* Inherited heart failure affects around 1 in 250 people
* Gene variations are cause, but not all mutations harm
* "Titin" gene study can help doctors find those at risk
By Kate Kelland
LONDON, Jan 14 (Reuters) - Scientists have identified the crucial genetic mutations that cause a common heart condition called dilated cardiomyopathy (DCM), paving the way for more accurate diagnosis and screening of high-risk patients.
In a study of more than 5,000 people, researchers sequenced the gene encoding the muscle protein "titin," known to be linked to this leading cause of inherited heart failure, to try to find which variations in it caused problems.
"These results give us a detailed understanding of the molecular basis for dilated cardiomyopathy," said Stuart Cook, a professor at Imperial College London who led the study.
"We can use this information to screen patients' relatives to identify those at risk of developing the disease, and help them to manage their condition early."
DCM is thought to affect around one in 250 people. It causes the heart muscle to become thin and weak and often leads to heart failure.
Mutations in the titin gene that make the protein shorter are the most common cause of DCM, accounting for about a quarter of cases. But truncations in the gene are very common -- around one in 50 people have one -- and most of them are not harmful, making it difficult to develop an accurate genetic test.
For their study, published in the Science Translational Medicine journal on Wednesday, Cook's team sequenced the titin gene from 5,267 people, including healthy volunteers and patients with DCM, and analyzed levels of titin in samples of heart tissue.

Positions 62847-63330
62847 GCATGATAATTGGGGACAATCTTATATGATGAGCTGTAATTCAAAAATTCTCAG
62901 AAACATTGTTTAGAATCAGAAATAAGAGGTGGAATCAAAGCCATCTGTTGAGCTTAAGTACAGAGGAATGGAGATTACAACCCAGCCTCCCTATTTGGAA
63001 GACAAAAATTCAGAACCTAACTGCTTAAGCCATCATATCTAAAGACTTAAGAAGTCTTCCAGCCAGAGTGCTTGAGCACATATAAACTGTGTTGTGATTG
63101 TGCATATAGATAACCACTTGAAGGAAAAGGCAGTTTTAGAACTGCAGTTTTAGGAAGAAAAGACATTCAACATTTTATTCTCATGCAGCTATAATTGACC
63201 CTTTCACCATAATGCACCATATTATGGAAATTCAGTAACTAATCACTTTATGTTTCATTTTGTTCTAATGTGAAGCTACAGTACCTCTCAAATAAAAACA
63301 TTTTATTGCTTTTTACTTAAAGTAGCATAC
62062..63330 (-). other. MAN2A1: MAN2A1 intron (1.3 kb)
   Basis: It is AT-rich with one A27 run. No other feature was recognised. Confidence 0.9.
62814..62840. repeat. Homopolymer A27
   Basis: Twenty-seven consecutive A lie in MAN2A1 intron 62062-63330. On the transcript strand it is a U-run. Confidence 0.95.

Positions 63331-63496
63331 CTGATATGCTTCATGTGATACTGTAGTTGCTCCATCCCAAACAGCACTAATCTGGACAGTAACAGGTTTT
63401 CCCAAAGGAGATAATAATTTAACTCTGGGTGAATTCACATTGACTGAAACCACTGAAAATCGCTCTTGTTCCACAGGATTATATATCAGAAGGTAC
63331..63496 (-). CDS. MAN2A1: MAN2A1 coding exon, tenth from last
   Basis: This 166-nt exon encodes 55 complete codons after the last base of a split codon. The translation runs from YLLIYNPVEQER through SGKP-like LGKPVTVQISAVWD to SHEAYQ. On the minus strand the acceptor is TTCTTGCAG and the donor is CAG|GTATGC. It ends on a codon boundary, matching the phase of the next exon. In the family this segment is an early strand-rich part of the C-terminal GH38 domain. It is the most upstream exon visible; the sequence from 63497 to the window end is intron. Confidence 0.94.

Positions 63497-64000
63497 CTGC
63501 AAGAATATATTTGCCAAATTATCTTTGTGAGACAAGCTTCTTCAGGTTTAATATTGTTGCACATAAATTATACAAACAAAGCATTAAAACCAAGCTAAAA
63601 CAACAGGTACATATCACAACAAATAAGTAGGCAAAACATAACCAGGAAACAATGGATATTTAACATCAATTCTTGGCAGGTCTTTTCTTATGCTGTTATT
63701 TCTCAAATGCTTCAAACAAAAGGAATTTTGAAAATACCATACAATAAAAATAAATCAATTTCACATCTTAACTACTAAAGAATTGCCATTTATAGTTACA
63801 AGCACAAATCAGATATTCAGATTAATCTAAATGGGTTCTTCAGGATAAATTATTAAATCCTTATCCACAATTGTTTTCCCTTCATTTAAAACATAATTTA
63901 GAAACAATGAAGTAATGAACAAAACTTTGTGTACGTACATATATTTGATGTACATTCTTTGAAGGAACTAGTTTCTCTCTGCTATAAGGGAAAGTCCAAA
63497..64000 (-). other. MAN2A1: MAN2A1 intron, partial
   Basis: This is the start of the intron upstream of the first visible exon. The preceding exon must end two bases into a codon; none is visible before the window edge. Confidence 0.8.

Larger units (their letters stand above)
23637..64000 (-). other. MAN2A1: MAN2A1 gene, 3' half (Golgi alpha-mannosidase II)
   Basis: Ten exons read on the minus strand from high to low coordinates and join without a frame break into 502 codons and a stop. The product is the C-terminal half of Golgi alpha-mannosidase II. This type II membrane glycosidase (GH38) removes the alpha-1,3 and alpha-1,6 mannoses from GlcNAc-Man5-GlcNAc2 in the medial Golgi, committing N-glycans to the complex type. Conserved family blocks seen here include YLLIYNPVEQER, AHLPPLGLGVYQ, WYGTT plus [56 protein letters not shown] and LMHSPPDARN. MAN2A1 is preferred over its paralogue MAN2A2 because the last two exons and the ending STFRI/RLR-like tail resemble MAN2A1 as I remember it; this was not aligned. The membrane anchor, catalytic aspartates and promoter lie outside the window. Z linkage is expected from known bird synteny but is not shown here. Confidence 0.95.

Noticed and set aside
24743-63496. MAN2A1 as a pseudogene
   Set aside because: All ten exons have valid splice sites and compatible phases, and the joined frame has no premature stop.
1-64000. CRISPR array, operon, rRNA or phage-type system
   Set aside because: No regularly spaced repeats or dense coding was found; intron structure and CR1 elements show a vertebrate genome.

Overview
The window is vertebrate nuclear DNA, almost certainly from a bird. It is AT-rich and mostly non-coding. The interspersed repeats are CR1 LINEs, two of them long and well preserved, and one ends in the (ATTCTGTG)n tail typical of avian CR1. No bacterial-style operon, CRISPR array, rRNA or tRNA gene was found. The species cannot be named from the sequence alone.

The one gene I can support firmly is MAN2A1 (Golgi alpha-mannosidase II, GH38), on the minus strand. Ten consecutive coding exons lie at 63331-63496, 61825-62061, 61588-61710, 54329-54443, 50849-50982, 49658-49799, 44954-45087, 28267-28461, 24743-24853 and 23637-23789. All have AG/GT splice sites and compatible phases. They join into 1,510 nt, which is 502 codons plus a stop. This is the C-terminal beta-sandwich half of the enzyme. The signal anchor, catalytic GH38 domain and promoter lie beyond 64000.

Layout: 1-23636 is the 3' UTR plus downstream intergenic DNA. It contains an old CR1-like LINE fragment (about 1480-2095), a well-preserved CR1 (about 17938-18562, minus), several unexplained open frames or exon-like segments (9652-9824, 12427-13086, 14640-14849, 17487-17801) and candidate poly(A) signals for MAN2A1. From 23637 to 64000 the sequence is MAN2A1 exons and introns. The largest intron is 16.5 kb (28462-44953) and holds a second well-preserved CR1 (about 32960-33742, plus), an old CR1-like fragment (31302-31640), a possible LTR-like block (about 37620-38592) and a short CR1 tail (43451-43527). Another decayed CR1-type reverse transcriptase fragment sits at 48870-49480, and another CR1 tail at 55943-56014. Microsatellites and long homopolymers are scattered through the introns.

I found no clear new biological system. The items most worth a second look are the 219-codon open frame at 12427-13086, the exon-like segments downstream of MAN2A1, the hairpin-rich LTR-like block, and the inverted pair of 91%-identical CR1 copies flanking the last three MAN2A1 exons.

Their results showed that mutations that cause DCM occur at the far end of the gene sequence, while mutations in healthy people tend to be in parts of the gene that aren't included in the final protein, allowing titin to remain functional.
"This study defines ... a comprehensive list of mutations in the titin gene, which of these are associated with dilated cardiomyopathy, and which are harmless," said Jeremy Pearson, associate medical director at the British Heart Foundation charity which part-funded the research.
He said this information would prove "extremely valuable" for future diagnosis and treatment "as we enter an era when many people's genes will be sequenced."
The findings could also help researchers develop therapies to prevent or treat heart disease caused by titin mutations. (Editing by Catherine Evans)